Salman Rushdie identifies the diasporic subject as "fantasist" who "build[s] imaginary countries and tr[ies] to impose them on the ones that exist." Focusing on the role of literature as a medium by which migrants both understand themselves and relate to society, The Circle for Asian American Literary Studies (CAALS) invites papers that explore the literary connections between African and Asian diasporic communities. What might we learn by looking at the texts of African and Asian migrants comparatively? We welcome papers that particularly compare and/or contrast ways in which the experiences of both African and Asian diasporic peoples open new textual possibilities. Possible topics include (but are not limited to):

* Transnational modes of literary production and circulation
* Fictive depictions of the African and Asian homelands
* New technologies as a literary medium of expression and communication for migrants
* Diasporic science fictions, literary utopias/dystopias, or alternative worlds
* John Ogbu's distinction between "immigrant minorities" and "involuntary minorities"
* Cosmopolitanism in Asian and African diasporic literature
* Relations between immigrants and host communities
* Intersecting racial political movements of Asian and African migrants and/or settlers
* Literary criticism, canonization, and global literature
* The various re/incarnations of hip-hop in diasporic communities
* Literary depictions of conflicts among migrant peoples
* Intersecting strands of magical realism in diasporic literature

Please send a 1-page abstract by January 10th to Trevor Lee via email: Please mention any technological needs for your presentation on your abstract. Also, please note that if your abstract is selected and you agree to present on this panel, you will need to become a member of CAALS before presenting. For more information, please visit our website at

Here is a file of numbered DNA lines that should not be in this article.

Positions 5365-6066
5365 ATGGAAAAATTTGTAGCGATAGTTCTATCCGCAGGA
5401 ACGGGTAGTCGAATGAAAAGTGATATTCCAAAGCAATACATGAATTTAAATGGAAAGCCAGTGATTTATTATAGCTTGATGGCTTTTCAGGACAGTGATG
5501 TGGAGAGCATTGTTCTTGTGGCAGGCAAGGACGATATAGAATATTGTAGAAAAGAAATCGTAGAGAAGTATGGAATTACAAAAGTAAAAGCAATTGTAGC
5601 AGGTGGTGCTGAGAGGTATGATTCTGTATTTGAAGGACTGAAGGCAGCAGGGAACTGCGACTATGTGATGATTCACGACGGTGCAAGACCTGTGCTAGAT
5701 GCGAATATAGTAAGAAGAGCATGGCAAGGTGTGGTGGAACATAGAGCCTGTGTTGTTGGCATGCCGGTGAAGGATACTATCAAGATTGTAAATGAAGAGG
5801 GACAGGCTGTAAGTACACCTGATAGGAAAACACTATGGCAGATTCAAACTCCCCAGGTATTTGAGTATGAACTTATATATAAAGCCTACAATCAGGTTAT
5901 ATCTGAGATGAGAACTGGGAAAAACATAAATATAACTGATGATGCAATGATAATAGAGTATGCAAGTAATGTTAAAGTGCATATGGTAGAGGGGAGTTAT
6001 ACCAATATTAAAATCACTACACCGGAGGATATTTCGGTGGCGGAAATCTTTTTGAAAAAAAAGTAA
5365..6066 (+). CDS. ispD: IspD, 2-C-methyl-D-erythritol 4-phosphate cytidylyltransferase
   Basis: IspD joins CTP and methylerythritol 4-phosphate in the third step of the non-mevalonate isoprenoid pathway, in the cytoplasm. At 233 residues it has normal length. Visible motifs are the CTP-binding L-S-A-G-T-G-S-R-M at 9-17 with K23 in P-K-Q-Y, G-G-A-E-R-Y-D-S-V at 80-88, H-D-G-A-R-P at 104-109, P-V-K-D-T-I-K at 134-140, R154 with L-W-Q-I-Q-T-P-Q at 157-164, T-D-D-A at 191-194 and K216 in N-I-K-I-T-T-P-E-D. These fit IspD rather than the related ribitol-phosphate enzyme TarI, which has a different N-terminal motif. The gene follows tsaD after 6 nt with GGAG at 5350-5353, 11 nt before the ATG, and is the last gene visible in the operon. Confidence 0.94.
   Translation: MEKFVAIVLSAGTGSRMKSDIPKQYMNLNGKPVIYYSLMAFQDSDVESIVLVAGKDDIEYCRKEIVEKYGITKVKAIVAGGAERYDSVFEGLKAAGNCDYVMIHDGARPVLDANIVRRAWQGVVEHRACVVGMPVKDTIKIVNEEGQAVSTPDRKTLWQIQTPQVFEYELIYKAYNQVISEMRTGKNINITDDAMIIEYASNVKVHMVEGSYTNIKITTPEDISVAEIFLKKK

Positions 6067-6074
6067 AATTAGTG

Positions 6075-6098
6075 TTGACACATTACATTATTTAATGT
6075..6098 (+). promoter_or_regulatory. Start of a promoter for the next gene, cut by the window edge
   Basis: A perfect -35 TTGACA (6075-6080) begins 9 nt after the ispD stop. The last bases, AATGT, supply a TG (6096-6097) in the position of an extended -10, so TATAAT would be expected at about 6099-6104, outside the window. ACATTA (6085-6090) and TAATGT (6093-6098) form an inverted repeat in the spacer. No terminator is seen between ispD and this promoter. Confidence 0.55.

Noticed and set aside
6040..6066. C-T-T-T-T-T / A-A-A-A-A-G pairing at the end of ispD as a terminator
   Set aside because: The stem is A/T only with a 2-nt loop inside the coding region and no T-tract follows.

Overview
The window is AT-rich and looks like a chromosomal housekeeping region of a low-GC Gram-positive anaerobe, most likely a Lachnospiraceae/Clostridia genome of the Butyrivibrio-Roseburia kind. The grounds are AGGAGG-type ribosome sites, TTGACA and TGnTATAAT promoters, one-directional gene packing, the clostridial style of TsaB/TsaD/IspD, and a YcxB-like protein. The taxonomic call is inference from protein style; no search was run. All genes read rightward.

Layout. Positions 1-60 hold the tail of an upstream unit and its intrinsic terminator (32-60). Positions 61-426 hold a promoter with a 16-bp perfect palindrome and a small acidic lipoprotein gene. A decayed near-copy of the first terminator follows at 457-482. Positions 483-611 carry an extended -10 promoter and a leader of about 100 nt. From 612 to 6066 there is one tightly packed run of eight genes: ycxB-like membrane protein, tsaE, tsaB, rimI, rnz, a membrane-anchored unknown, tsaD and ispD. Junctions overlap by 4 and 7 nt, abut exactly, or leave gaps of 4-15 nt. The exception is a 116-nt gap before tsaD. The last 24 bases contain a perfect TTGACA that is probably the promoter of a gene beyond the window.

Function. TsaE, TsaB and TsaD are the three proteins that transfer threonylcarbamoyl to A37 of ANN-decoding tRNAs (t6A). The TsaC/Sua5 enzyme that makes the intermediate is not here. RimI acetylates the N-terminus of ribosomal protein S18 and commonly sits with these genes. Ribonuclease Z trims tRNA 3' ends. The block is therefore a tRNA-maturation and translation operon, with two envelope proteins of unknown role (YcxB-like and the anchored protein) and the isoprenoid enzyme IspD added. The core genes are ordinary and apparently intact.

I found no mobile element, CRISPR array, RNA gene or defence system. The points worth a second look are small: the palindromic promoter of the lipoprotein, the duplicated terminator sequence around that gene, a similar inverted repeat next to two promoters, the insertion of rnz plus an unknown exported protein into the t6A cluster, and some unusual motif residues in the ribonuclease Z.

CFP: Asian Americanist Critique Outside Asian American Literature Courses
American Literature Association Conference, San Francisco, May 27-30, 2010
Circle for Asian American Literary Studies--Pedagogy Roundtable
Proposal deadline: January 15, 2010

As specialists in Asian American literature working in contemporary configurations of English studies, we often teach courses that are not organized around nor focused solely on Asian American literature as a body of work. At the same time, scholars and teachers of other categories of literature often turn to Asian American texts in their courses. In both of these instances, we place Asian American texts in conversation with other texts, but perhaps more importantly, we suggest the importance of Asian Americanist critique for courses and texts beyond the standard body of works we consider in the field. This roundtable panel focuses on pedagogical practices we use for such situations, especially as they reveal our investments in Asian Americanist critique as a kind of knowing that queries the contours of literary studies and the classroom as a site of learning.

To make our discussion more concrete, this call for ten-minute presentations asks for reflections on paper assignments, discussion activities, creative projects, or other concrete examples of what you do in the classroom to teach particular Asian American texts in these courses. Which texts have worked best for you? What activities or teaching strategies have helped to encourage students to read Asian American texts in critical ways without the benefit of a full quarter or semester to explore Asian Americanist issues, backgrounds, and contexts? Alternately, how has teaching particular Asian American texts transformed readings and discussions of non-Asian American texts in those courses?

Please submit a brief description (250-words) of an assignment that you want to share on the panel in the body of an email message to Please mention any technological needs for your presentation on your abstract. Also, please note that if your abstract is selected and you agree to present on this panel, you will need to become a member of CAALS before presenting. For more information, please visit our website at